The twelve years from 1948 to 1960 were filled with school and various activities a teenager finds to do. I had a paper route for four years, then came graduation from high school in the spring of 195^. Dennis had taken over my paper route so I could pursue full time employment during the summer. I enrolled in Abilene Christian College in the fall of 1954. and completed two years before dropping out in favor of a full time job. I worked at several jobs, never really satisfied with any one of them. In 1953 I began work with a seismograph company in the Abilene area and that started my career in the oil business. Those years at Abilene hold many fond memories, and some sad ones, too—the passing on of loved ones: Granny and Grandpa, Rollie, Hub, and lastly, Daddy in November 1959. Precious memories, how they linger!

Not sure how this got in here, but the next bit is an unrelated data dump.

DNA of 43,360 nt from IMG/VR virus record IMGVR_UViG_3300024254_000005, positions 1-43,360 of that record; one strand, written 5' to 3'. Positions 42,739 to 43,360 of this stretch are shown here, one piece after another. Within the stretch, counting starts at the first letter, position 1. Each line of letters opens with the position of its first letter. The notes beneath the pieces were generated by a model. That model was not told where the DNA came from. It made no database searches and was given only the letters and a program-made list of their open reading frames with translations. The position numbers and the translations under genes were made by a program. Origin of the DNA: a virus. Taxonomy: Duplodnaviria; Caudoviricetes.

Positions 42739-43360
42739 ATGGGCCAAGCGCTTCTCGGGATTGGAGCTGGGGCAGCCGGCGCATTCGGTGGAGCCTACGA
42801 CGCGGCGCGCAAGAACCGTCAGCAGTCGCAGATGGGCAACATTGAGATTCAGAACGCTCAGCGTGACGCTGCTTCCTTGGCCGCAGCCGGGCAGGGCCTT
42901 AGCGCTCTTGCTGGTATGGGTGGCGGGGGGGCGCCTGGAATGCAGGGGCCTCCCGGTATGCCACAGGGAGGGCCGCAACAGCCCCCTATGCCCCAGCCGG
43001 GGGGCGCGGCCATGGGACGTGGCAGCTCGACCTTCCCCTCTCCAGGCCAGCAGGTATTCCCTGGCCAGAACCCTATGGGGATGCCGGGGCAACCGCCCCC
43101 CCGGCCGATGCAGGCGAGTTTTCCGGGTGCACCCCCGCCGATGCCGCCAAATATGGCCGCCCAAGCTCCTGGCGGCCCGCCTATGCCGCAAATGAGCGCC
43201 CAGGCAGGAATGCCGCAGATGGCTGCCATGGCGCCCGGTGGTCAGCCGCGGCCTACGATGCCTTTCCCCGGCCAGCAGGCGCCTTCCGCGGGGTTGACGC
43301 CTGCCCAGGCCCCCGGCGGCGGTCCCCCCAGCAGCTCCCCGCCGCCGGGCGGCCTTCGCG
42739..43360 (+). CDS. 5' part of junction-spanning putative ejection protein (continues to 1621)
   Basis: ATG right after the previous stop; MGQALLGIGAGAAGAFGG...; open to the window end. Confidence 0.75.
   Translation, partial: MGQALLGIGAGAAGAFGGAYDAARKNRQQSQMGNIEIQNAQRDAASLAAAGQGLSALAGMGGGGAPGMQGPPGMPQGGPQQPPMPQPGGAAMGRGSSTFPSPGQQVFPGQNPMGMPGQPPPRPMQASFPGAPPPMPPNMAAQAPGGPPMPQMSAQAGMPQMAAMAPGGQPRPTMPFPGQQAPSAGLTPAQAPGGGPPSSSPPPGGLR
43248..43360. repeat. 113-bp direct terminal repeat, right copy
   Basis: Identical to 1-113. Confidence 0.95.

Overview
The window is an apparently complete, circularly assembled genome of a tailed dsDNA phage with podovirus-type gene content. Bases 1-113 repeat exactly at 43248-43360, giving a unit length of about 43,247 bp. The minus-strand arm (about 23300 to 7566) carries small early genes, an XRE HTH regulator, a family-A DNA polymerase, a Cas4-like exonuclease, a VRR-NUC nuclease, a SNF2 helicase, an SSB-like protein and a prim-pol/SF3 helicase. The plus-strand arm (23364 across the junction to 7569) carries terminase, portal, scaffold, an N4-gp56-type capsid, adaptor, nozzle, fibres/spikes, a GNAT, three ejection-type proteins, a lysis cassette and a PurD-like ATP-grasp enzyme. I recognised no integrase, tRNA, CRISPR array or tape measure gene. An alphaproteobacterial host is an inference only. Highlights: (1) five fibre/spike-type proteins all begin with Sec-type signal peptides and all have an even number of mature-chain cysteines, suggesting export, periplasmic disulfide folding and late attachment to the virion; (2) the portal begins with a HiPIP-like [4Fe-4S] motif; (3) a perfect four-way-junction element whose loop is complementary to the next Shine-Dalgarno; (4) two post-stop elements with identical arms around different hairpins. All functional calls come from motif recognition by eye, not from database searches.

In the early part of I960 the seismograph company I was work ing for nicked un everything and move: to Olney, Texas, and I made the move with them. It was difficult for Mother to accept my moving away, esoecially so soon after we lost Daddy. But it was near enough that I went home almost every weekend. I bought a small trailer house, and in the course of two years made several moves with it as my job demanded. In November of 1960 I quit the seismograph company I had worked for three years and hired on with another one in Midland, Texas and it was a reasonable driving distance of Abilene.